House Votes to Authorize Chief Data Officer Position at DHS

DHS Homeland Security

Along with a slew of IT-related bills concerning the Department of Homeland Security and addressing supply chain risk and cyber monitoring, the House of Representatives also voted on Tuesday night to approve the establishment of a chief data officer (CDO) at DHS.

HR 6447, the Department of Homeland Security Chief Data Officer Authorization Act, was approved by voice vote Tuesday, following its introduction on July 19 by Rep. John Carter, R-Texas. The bill was approved by the House Homeland Security Committee on July 24.

The bill outlines the responsibilities of the new office, which include: ensuring that the Department conforms with data management best practices; coordinating the organization and integration of data across the Department; reviewing the impact of the infrastructure of the Department regarding data integrity and interoperability; coordinating the release of data for public use; and promoting the use of modern data systems, among other things.

The bill also authorizes “component chief data officers” to be designated by the heads of each operational component of DHS in consultation with the agency-wide CDO and component CIO.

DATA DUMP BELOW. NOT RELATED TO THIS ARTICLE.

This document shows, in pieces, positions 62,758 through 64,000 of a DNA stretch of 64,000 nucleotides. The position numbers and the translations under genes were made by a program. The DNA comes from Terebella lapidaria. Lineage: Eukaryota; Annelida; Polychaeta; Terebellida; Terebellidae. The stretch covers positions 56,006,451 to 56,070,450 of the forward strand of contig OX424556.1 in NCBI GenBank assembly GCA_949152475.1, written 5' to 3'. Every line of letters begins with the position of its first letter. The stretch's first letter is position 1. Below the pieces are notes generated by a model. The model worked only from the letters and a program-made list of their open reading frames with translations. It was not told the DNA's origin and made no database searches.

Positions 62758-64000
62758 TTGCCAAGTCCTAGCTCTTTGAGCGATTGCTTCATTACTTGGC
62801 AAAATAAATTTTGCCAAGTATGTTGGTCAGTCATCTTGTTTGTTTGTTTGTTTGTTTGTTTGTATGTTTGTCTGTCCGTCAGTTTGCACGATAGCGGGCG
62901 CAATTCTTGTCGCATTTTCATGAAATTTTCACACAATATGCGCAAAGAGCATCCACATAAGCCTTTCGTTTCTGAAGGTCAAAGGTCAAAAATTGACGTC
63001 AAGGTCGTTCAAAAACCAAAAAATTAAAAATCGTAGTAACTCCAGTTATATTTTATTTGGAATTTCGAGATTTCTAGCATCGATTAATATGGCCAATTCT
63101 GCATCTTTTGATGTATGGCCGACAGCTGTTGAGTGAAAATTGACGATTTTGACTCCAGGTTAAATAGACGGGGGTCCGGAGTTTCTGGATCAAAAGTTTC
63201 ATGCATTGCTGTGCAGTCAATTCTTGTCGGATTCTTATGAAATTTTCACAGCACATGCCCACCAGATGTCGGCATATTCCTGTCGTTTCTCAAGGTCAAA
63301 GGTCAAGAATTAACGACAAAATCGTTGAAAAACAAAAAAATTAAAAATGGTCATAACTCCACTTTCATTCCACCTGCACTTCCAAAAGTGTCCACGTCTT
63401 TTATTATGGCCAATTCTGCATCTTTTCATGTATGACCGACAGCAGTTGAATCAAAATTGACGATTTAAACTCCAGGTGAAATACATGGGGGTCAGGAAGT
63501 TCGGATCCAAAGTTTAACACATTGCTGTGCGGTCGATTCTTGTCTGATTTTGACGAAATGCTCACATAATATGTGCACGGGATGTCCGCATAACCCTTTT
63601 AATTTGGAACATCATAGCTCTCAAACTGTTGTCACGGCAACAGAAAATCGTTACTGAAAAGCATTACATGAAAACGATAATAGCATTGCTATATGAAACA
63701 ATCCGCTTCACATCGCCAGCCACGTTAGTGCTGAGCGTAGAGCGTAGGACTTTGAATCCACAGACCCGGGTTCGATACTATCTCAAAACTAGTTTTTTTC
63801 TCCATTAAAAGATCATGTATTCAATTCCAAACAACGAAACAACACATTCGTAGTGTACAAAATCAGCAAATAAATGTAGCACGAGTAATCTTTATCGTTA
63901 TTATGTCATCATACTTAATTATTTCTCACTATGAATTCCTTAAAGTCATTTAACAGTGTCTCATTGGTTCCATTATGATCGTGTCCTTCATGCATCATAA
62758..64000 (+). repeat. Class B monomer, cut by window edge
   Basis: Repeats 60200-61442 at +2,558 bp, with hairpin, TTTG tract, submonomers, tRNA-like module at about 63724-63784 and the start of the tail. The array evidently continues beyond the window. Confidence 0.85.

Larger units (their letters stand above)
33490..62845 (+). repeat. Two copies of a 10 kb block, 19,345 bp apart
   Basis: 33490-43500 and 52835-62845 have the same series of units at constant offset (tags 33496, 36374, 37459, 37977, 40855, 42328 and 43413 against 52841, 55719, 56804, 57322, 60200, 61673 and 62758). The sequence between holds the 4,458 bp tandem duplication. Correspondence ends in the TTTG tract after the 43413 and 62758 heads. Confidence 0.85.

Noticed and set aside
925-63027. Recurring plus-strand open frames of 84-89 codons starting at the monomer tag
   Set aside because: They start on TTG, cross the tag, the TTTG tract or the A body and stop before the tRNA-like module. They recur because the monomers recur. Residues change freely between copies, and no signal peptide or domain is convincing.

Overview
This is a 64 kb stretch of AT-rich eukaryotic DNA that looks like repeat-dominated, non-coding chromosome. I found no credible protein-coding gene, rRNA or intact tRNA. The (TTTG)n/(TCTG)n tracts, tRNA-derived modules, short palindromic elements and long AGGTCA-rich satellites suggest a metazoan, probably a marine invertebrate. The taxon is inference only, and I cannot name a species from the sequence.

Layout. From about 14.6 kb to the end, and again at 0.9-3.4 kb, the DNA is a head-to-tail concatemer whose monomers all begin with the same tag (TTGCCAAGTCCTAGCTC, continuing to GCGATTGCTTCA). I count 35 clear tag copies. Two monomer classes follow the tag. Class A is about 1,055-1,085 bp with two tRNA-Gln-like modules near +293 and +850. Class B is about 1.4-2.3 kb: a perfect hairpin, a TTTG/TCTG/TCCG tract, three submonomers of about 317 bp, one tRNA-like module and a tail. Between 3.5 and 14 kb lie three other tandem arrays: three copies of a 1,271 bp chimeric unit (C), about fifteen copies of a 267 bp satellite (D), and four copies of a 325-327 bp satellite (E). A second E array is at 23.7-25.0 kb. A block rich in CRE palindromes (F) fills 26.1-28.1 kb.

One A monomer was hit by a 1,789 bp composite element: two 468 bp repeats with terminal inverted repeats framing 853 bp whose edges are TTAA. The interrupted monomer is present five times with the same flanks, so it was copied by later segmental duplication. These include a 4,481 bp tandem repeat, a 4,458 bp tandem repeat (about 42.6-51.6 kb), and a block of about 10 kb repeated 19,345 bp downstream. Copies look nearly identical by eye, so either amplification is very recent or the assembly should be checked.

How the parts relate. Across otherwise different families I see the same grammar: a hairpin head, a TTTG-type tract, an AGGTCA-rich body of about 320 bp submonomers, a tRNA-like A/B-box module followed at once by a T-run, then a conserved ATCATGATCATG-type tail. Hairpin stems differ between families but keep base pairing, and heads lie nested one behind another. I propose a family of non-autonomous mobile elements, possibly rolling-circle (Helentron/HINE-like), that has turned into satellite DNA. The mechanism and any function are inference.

Within 180 days of the bill’s enactment, the DHS Secretary is required to submit a report to both the House and the Senate on the implementation of the CDO.

Rep. Carter said conversations with constituents and at DHS spurred his introduction of the bill, which aims at increasing government transparency to the public and those outside DHS. “This bipartisan legislation will help give the public an unbiased look into how their government is working for them, and ensure that DHS stays up to par with transparency expectations,” Carter said in a statement following the bill’s passage.

Rep. Bonnie Watson, D-N.J., highlighted the need for data integrity during debate on the House floor Tuesday. “At this time, when truth is under assault, it is critical that there be vigilant watchdogs, to help ensure that information provided by the Department of Homeland Security is accurate,” she said.

“Data continues to be underutilized as an asset by organizations, especially in the Federal government, largely as a result of poor internal data management and governance,” said Rep. John Katko, R-N.Y., adding “it is imperative that Homeland Security possess the ability and capacity and tools to make decisions in today’s rapidly-evolving threat environment.”

The House bill has no Senate companion measure, meaning its chances for becoming law this year are slim absent swift Senate action.

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